Regarded as the best monohull racing circuit in the world, the 52 Super Series is a hotbed of top class sailing talent. All eyes are on us. We will reflect on the good work we have done and continue in our important role as influencers in sustainability.”

Given the success of the practical elements that make up part of the Sustainability Plan, the 52 Super Series is now very much focussed on the next steps, on using its influence in new ways.

Read the complete story here.

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Sailing Team Brings Enviro Message to Global Race

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Captain/environmentalist Charlie Enright, at the helm. Photo: Courtesy of James Blake/Volvo Ocean Race

Captain/environmentalist Charlie Enright, at the helm. Photo: Courtesy of James Blake/Volvo Ocean Race

When Mark Towill and Charlie Enright met at Brown University, they were coming from two very different places but had one important thing in common.

“We’ve always shared a passion for the ocean and the wider environment. It’s been part of who we are since we were young, growing up in Hawaii and Rhode Island. The backdrops maybe have been different, but declining marine health and the effects of climate change were fast becoming evident,” says Enright.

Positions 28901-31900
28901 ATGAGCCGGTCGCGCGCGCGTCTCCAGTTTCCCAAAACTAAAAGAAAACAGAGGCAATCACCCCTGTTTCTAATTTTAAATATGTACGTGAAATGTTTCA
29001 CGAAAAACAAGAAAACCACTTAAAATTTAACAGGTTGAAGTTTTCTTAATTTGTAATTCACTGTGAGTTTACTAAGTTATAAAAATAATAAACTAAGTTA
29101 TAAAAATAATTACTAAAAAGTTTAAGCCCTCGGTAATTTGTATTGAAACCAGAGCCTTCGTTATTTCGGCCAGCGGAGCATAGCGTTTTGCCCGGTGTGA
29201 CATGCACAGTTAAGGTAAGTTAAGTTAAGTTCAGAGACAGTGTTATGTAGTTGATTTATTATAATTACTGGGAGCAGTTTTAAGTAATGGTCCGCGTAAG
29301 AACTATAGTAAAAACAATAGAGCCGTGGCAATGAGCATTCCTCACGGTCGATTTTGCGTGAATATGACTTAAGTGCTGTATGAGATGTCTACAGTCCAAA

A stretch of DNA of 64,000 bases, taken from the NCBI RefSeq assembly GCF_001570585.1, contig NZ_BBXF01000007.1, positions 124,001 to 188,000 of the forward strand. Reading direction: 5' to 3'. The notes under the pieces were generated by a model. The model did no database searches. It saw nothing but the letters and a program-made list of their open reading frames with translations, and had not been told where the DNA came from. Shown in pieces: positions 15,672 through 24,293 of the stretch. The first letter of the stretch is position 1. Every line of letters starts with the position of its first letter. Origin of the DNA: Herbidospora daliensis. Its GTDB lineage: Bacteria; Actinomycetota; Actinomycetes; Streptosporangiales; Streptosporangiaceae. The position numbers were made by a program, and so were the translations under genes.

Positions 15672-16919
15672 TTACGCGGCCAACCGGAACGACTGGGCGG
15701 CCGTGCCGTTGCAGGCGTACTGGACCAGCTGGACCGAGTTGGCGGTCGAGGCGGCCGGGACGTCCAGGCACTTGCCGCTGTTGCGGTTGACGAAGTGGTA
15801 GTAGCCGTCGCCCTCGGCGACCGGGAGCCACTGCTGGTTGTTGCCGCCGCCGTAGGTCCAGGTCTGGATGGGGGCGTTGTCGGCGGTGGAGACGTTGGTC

Next month, Towill and Enright will lead the Vestas 11th Hour Racing Team as they embark on a sailing race around the world. But while there’s a laser focus on winning, there’s also a serious commitment to spreading the message of sustainability.

Sailing has only solidified the pair’s feelings about the ocean and what that means to their friends and families.

“Together, we’ve decided to take action, [to] become ambassadors for a sustainable future, working with organizations that are aligned with our vision in Vestas and 11th Hour Racing,” Enright says. “As sailors and ocean ambassadors, we’re aware of the enjoyment [the world’s oceans] can bring, as well as the challenges and the peril.

“We’ve taken in breathtaking scenery, yet have witnessed many things that should never have found their way there, like refrigerators, tires, containers and pallets. The oceans deserve our respect and it’s our responsibility to highlight the issues, to be good role models and inspire change.

“We have only explored about five percent of the world’s oceans, yet they’re the lifeblood of Earth, covering more than 70 percent of the planet’s surface, driving weather, regulating temperature and ultimately supporting all living organisms.”

The grueling endurance challenge is the Volvo Ocean Race, a multi-leg sailing competition that circles the world. It runs every three years and goes back to 1973. The race starts in the Spanish port of Alicante on Oct. 22 and sails to 11 ports, finishing in the Hague (Netherlands) in June 2018.

Read the full story here.